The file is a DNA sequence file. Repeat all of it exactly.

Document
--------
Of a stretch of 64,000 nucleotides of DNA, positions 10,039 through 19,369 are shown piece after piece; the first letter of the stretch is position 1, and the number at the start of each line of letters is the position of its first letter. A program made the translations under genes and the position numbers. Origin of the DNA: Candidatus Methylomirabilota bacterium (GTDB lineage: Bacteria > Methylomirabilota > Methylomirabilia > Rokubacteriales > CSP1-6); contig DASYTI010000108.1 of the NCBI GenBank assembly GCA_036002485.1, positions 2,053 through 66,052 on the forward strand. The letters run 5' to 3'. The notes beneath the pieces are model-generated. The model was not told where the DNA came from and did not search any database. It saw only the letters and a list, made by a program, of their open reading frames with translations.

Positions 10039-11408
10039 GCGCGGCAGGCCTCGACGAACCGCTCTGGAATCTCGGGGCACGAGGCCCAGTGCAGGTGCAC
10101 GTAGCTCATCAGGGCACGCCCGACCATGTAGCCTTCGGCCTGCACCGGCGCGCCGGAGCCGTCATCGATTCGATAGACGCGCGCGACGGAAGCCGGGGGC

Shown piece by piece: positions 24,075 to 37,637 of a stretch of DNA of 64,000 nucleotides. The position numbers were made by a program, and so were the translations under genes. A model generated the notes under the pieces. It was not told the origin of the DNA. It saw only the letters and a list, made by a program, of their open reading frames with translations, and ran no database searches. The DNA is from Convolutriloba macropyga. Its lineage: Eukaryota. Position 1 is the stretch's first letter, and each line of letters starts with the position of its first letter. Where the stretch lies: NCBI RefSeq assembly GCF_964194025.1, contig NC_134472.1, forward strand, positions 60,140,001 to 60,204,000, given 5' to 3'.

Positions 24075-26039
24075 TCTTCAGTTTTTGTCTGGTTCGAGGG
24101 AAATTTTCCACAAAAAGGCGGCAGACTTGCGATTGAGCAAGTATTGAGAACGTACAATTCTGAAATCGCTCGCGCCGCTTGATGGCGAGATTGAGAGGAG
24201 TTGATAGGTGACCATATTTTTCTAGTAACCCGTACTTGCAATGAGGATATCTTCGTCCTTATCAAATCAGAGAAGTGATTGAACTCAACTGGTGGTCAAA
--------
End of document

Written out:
Of a stretch of 64,000 nucleotides of DNA, positions 10,039 through 19,369 are shown piece after piece; the first letter of the stretch is position 1, and the number at the start of each line of letters is the position of its first letter. A program made the translations under genes and the position numbers. Origin of the DNA: Candidatus Methylomirabilota bacterium (GTDB lineage: Bacteria > Methylomirabilota > Methylomirabilia > Rokubacteriales > CSP1-6); contig DASYTI010000108.1 of the NCBI GenBank assembly GCA_036002485.1, positions 2,053 through 66,052 on the forward strand. The letters run 5' to 3'. The notes beneath the pieces are model-generated. The model was not told where the DNA came from and did not search any database. It saw only the letters and a list, made by a program, of their open reading frames with translations.

Positions 10039-11408
10039 GCGCGGCAGGCCTCGACGAACCGCTCTGGAATCTCGGGGCACGAGGCCCAGTGCAGGTGCAC
10101 GTAGCTCATCAGGGCACGCCCGACCATGTAGCCTTCGGCCTGCACCGGCGCGCCGGAGCCGTCATCGATTCGATAGACGCGCGCGACGGAAGCCGGGGGC

Shown piece by piece: positions 24,075 to 37,637 of a stretch of DNA of 64,000 nucleotides. The position numbers were made by a program, and so were the translations under genes. A model generated the notes under the pieces. It was not told the origin of the DNA. It saw only the letters and a list, made by a program, of their open reading frames with translations, and ran no database searches. The DNA is from Convolutriloba macropyga. Its lineage: Eukaryota. Position 1 is the stretch's first letter, and each line of letters starts with the position of its first letter. Where the stretch lies: NCBI RefSeq assembly GCF_964194025.1, contig NC_134472.1, forward strand, positions 60,140,001 to 60,204,000, given 5' to 3'.

Positions 24075-26039
24075 TCTTCAGTTTTTGTCTGGTTCGAGGG
24101 AAATTTTCCACAAAAAGGCGGCAGACTTGCGATTGAGCAAGTATTGAGAACGTACAATTCTGAAATCGCTCGCGCCGCTTGATGGCGAGATTGAGAGGAG
24201 TTGATAGGTGACCATATTTTTCTAGTAACCCGTACTTGCAATGAGGATATCTTCGTCCTTATCAAATCAGAGAAGTGATTGAACTCAACTGGTGGTCAAA